Milk futures stabilised – after a plunge of more than 10% over
two sessions - offering hope that shockwaves delivered by results of a
benchmark auction have washed through, paving the way for buyers to return to
Whole milk powder futures for April nudged higher by 0.6% to
$2,600 a tonne on New Zealand NZX exchange – ending a 12-session losing streak
which had seen prices tumble by 19.2%, to a seven-month low.
More than half of that decline came after results of the latest
GlobalDairyTrade auction of physical dairy product, on Tuesday, which showed
whole milk powder prices falling by 12.4% from the previous event, two weeks
before – a far bigger drop than expected by investors.
"Buyers, having stood back from the market, will need to buy
at some point," said Tobin Gorey at Commonwealth Bank of Australia.
However, Bank of New Zealand cautioned against expectations of
a rapid reversal in prices, saying that clearly, increased dairy supply on the
market is having an impact.
"There doesn't seem much hope of a price recovery in the
In fact, data on Wednesday showed Australian production dropping
by 5.9% year on year in January, although this was slower than the average pace
of decline for 2016-17, now running at 8.2%.
Oceania dairy prices as of March 5, and (premium over EU product)
Butter: $4,675 a tonne, (+$299 a tonne)
Cheddar: $3,838 a tonne, (+$348 a tonne)
Skim milk powder: $2,550 a tonne, (+$498 a tonne)
Whole milk powder: $3,288 a tonne, ($113 a tonne)
Source: European Commission
Indeed, Mr Gorey termed the data of "modest news value, at
best - most of the industry was already expecting a decline of that magnitude",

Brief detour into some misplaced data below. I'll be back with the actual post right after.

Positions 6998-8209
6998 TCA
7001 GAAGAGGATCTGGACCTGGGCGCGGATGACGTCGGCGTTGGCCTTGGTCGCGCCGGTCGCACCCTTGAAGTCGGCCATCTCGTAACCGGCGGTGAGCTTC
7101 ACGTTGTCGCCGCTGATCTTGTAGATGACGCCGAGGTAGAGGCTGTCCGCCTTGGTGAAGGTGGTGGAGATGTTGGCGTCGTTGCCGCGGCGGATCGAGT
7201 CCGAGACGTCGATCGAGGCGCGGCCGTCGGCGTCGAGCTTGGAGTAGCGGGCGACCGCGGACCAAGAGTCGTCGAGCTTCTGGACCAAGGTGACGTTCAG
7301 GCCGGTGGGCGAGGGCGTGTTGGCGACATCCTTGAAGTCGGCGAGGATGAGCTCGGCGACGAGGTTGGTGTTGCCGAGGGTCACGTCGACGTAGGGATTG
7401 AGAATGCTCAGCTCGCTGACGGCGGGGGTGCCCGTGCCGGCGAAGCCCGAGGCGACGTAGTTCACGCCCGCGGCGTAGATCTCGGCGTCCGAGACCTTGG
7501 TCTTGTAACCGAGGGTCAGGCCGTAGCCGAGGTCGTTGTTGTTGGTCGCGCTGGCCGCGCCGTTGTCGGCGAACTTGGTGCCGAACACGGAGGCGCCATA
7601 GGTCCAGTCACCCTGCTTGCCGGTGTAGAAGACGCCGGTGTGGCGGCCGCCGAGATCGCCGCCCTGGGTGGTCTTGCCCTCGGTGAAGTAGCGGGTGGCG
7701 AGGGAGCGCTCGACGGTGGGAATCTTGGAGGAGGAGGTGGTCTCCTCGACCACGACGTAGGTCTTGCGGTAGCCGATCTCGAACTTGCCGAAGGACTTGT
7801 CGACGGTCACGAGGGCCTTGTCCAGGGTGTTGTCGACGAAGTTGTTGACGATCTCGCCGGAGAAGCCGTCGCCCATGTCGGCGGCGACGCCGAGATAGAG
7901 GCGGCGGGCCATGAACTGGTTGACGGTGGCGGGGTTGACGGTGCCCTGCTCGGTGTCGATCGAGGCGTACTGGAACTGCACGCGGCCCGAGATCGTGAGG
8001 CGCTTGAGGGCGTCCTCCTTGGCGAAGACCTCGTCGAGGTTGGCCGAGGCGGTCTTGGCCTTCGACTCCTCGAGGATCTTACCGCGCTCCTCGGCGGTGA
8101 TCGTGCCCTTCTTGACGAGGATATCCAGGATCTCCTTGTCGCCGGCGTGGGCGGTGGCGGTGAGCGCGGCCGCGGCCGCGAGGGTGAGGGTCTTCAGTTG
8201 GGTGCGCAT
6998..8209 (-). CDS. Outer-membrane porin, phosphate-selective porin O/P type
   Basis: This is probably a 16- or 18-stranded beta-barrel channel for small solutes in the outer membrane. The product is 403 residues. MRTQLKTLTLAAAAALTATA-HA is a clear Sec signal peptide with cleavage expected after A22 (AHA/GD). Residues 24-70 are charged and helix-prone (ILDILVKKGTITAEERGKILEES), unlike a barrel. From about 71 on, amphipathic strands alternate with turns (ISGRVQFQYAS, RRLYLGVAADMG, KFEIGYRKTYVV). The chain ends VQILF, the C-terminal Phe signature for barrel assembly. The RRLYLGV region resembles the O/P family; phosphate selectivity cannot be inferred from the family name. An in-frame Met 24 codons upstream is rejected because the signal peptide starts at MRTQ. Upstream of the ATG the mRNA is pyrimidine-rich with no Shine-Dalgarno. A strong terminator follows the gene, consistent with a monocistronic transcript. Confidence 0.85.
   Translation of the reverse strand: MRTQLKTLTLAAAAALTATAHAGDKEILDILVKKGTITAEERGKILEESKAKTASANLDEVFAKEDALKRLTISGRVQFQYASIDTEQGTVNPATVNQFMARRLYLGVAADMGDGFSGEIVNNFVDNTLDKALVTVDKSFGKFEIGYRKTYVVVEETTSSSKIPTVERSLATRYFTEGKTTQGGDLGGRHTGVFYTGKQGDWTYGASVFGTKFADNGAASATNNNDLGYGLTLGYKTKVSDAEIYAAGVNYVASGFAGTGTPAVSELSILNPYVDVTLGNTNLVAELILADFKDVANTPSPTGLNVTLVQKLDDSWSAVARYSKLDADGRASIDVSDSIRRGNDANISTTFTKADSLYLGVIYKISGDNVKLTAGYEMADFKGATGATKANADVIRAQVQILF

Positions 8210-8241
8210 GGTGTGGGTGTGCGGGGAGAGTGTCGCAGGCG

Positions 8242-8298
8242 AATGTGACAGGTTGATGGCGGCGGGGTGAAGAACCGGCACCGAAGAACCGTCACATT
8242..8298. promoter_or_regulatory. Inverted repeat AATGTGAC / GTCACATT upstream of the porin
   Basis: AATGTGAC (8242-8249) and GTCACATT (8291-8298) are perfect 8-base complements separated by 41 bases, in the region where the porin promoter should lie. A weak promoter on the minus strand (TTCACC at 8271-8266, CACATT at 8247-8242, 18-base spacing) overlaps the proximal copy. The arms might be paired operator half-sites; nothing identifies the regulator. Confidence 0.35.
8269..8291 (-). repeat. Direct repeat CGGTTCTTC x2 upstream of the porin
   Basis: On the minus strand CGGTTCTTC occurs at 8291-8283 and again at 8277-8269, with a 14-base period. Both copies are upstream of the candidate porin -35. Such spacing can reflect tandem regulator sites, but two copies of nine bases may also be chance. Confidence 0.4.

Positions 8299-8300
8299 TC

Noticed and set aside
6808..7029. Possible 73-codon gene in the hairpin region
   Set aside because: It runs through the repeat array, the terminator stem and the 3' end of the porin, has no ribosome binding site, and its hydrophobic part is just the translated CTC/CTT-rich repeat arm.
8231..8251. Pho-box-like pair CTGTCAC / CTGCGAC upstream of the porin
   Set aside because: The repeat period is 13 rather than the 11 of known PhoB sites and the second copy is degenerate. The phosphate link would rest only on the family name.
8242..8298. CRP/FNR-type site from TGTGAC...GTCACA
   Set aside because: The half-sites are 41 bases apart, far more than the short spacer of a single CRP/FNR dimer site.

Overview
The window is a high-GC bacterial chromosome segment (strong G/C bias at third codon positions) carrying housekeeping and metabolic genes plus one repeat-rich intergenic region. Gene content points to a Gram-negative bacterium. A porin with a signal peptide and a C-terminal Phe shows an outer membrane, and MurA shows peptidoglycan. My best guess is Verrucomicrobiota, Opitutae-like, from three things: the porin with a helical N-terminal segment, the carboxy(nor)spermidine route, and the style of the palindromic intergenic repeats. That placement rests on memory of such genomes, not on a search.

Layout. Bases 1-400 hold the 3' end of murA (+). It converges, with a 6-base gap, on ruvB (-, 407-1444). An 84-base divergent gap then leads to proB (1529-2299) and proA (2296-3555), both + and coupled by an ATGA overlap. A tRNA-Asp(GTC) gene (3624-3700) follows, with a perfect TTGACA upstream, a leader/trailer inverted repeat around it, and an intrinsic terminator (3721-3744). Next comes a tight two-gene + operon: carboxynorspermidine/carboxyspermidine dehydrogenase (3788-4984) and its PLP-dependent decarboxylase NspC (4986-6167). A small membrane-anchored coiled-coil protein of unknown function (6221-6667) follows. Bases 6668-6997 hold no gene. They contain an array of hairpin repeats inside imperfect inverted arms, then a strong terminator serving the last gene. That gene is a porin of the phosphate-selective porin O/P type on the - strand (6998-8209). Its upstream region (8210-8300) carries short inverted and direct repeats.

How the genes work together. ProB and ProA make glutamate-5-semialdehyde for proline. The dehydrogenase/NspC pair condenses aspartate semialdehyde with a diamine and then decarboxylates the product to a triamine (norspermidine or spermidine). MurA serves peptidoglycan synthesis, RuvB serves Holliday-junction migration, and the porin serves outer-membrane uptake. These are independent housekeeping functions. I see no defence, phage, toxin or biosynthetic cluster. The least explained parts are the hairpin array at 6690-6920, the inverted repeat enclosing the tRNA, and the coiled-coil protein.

flagging too the potential for a weaker New Zealand dollar to "muffle" the
signal from lower dairy prices, in terms of persuading farmers to cut
The currency - which because of dairy's importance to New
Zealand, the top milk exporting country, is particularly exposed to the sector's
welfare – was on Friday on course to end an 11-session losing streak against during
which it lost 3.0% against the US dollar.
A weaker New Zealand dollar supports the price, in local
terms, of assets such as milk powder which are traded internationally in US
In fact, there has been market talk of the fall in New
Zealand milk output in 2016-17 falling less than initially expected,
speculation stoked by an announcement by Fonterra, which runs GDT, of extra
volumes being sold through the auction.
Fonterra, the New Zealand dairy giant which runs GDT, last month raised its forecast for its domestic collections this season.
And it said in the run-up to Tuesday's
auction that it was raising by 24,853 tonnes "its forecast offer volumes on GlobalDairyTrade
events… over the next 12 months" - an announcement viewed as fuelling this week's
"Increased forecast volumes of whole milk powder and skim milk
powder being offered at the auction appear to have put downward pressure on
prices," the UK's DairyCo bureau said.
Mind the gap
However, DairyCo also flagged one cause for hope that the worst
of the drop in NZX prices was over, given that the decline had now largely
closed an unusually-large premium of New Zealand values over European Union
"Such large differentials are rarely maintained for long
periods," Datum said, adding that the talk of a smaller-than-expected New
Zealand production "appears to have tipped the balance to close the gap".
In the skim milk powder market, the premium of Oceania product,
at $2,550 a tonne, to that in the EU stood at $498 a tonne as of Sunday, according
to European Commission data on Friday.
For whole milk powder, Oceania product, at $3,288 a tonne, had
a premium of $113 a tonne.